New PUC chief Michael Picker vows openness, focus on safety
Taking over amid scandal, the new president of the state’s powerful Public Utilities Commission vowed Thursday to forge a more open and safety-conscious era at the agency.
Presiding over his first meeting at the PUC’s headquarters in San Francisco, Michael Picker said the PUC faces big challenges in restoring public trust. Among his first priorities, he said, is to enact a commission code of conduct.
The PUC, he said, fell into a deep crisis after the 2010 explosion of a Pacific Gas & Electric Co. pipeline in the San Francisco bedroom city of San Bruno. The blast killed eight people and leveled a residential neighborhood. The agency’s reputation was further damaged by the recent releases of emails that suggested a chummy relationship between then-President Michael Peevey and the power industry.
Picker called the emails and online memos “troubling,” saying they created “uncertainty both in the public and inside the commission whether we are fair and evenhanded in our actions.”
He said he would refuse to engage in such unauthorized exchanges, and called on his fellow commission members to do the same.
Rebuilding a “fair, open, accessible and effective” agency must start at the top, Picker said.
“I plan to ask my fellow commissioners today to join me in taking on a more hands-on role in the governance of this commission,” he said.
Picker also heralded the PUC’s tremendous economic regulatory power and praised its past work, particularly in fostering the development of renewable energy sources, essential in fighting global warming.
The commission, although often out of the public eye, is one of the most influential government agencies in California. It oversees corporate electric power and natural gas utilities, intrastate rail transportation, limousine and ride-sharing services, private water suppliers and short-haul moving companies.
The recent furor over improper contacts shined a harsh, critical spotlight on the normally low-key, 1,000-person bureaucracy based in San Francisco. It has been long criticized for being plodding, bureaucratic and overly legalistic.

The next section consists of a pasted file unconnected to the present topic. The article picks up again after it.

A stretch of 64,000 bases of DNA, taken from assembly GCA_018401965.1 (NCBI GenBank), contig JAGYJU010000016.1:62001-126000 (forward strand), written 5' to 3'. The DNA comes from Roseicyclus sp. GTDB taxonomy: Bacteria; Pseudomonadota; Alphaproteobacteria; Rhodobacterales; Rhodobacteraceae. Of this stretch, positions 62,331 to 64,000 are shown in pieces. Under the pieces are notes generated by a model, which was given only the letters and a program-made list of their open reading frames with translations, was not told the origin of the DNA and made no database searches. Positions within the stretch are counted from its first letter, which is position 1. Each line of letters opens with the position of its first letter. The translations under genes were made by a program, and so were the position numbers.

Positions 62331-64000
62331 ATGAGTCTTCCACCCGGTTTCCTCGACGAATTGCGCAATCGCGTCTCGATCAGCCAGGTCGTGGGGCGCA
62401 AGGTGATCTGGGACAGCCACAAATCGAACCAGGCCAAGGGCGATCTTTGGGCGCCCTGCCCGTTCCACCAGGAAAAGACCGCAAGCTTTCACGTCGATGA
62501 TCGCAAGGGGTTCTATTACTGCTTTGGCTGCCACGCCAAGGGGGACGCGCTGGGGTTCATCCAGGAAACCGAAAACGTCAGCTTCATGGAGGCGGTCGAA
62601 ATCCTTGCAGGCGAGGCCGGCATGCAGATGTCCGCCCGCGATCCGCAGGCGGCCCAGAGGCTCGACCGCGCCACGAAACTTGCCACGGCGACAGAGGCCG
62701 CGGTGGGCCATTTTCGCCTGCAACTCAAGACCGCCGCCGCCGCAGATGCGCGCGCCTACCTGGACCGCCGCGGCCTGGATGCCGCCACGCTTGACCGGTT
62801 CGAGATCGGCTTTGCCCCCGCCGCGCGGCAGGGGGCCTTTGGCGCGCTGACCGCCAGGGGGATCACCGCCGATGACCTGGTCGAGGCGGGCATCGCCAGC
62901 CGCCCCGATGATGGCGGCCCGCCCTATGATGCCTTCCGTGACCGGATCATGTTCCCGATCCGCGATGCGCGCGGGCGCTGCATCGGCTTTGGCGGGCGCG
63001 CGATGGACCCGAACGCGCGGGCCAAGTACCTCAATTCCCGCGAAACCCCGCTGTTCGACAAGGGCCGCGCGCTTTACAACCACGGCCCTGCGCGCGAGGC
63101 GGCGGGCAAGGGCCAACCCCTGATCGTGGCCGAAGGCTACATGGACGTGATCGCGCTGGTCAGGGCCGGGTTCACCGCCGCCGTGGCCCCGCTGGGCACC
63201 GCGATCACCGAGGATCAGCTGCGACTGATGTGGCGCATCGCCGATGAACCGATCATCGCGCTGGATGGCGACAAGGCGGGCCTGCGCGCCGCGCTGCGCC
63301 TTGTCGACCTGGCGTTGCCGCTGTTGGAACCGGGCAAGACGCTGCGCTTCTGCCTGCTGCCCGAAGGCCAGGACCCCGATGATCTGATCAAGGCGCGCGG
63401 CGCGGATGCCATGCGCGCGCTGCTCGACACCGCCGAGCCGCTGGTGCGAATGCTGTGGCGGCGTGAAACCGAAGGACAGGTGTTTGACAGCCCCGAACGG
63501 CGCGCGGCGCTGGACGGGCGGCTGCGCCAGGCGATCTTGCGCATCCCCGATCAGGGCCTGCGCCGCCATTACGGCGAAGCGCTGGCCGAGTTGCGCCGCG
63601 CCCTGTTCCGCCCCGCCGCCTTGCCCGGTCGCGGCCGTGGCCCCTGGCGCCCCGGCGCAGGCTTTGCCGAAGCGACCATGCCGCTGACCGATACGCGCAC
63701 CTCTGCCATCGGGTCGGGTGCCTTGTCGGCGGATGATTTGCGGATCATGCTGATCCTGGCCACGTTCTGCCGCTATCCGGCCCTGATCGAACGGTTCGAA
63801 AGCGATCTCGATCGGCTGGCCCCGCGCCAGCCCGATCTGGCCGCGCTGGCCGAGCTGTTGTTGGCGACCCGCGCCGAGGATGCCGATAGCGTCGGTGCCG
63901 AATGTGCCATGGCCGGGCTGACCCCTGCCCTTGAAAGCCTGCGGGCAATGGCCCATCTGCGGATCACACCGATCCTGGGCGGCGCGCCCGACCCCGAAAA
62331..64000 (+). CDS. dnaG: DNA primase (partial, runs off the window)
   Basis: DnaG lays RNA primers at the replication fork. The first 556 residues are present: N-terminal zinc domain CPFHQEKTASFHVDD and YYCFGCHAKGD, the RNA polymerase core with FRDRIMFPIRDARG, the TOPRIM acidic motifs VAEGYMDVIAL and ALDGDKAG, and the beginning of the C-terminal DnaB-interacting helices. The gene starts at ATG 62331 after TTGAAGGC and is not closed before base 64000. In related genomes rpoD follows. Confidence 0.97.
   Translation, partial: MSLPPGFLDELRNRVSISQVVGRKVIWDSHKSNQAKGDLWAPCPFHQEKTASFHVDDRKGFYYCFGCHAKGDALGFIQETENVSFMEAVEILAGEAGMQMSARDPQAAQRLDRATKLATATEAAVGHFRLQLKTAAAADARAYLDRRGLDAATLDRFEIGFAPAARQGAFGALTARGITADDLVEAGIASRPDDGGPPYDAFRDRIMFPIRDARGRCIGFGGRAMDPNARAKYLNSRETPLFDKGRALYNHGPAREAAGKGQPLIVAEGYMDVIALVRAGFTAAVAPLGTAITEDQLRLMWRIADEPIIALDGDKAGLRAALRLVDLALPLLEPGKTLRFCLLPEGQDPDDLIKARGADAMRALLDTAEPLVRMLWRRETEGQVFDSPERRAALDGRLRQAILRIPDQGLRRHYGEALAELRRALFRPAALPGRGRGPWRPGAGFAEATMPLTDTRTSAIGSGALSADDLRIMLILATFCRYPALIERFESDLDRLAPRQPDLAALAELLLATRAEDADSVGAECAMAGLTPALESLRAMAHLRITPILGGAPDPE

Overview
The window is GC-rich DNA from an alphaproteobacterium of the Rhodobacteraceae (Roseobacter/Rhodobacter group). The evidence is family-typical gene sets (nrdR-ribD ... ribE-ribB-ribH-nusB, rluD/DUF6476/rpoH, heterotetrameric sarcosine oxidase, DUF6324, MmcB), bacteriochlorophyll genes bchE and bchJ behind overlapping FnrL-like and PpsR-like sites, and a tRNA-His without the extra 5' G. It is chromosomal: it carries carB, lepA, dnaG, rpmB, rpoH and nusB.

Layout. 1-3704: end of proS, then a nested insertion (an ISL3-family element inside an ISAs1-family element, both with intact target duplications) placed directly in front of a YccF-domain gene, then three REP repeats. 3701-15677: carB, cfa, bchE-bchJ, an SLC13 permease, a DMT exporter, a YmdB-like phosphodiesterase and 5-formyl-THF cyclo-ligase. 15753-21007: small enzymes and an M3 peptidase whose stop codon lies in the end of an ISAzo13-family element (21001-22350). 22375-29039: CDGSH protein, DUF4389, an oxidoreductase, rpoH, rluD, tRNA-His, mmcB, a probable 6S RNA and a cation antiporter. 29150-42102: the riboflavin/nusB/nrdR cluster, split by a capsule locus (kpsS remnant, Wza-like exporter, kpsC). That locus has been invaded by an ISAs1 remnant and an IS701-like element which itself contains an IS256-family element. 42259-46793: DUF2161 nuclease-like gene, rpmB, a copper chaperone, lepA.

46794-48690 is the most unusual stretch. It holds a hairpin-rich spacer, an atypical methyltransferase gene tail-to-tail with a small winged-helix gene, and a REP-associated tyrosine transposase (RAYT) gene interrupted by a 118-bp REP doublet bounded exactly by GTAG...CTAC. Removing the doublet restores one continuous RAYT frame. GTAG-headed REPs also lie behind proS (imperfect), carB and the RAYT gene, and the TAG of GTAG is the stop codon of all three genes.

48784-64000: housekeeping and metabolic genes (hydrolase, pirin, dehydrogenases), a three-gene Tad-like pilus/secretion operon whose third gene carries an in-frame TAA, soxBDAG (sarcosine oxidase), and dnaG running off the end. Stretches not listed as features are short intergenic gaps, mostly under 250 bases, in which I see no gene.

Longtime PUC critics welcomed Picker’s comments and his recent appointment as president by Gov. Jerry Brown. But they said they would reserve judgment until they gauge Picker’s success at changing the PUC’s governing culture.
“This was the first time there’s been acknowledgment from the dais that things need to change,” said Mindy Spatt, a spokeswoman for the Utility Reform Network, which represents ratepayers. “It does appear that the commission is going in a new direction toward transparency and focusing more on what matters to consumers. And certainly safety matters to consumers.”
San Diego consumer attorney Michael Aguirre was more skeptical of Picker’s promises. The new president, he said, should conduct an internal investigation into alleged wrongdoing and “back-door decision-making” involving the San Bruno explosion. The agency should also investigate how the costs of closing Southern California Edison Co.'s San Onofre nuclear power plant were divided between ratepayers, the utility and its shareholders, he said.
“What we are seeing,” Aguirre said, “is a series of half measures and half-hearted reforms that will do nothing to root out the cancer of corruption at CPUC.”
It’s not enough to rely on the potential outcomes of ongoing state and federal law enforcement investigations, Aguirre said.
Officials at PG&E and Southern California Edison said they supported Picker’s call for giving all parties in legal proceedings equal access to commissioners and staff. Edison said safety is its top priority, while PG&E said it’s “committed to doing the right thing.”
Emails released by the PUC and PG&E showed that Peevey freely communicated electronically and in person with power company executives, discussing pending legal and regulatory cases that affected their companies.
Such conversations with PUC members on commission matters, in the absence of the company’s legal adversaries or ratepayer advocates, are generally prohibited by PUC rules. Federal and state law enforcement agencies are looking into the contacts between the PUC and PG&E.
“What I can do as president,” Picker said, “is to make sure” such inappropriate communications don’t happen again.”
To that end, Picker said, he has hired an outside legal expert to come up with best practices to enforce bans on inappropriate communications between PUC officials and companies being regulated.
Picker’s emphasis on both openness and safety pleased officials in San Bruno and their representative in the state Senate, Jerry Hill (D-San Mateo).
“This is the first time I’ve heard the president talk about safely codes.... I’m excited and encouraged by it,” said Hill, a longtime PUC critic. “We’re going to have to hold him to it.”
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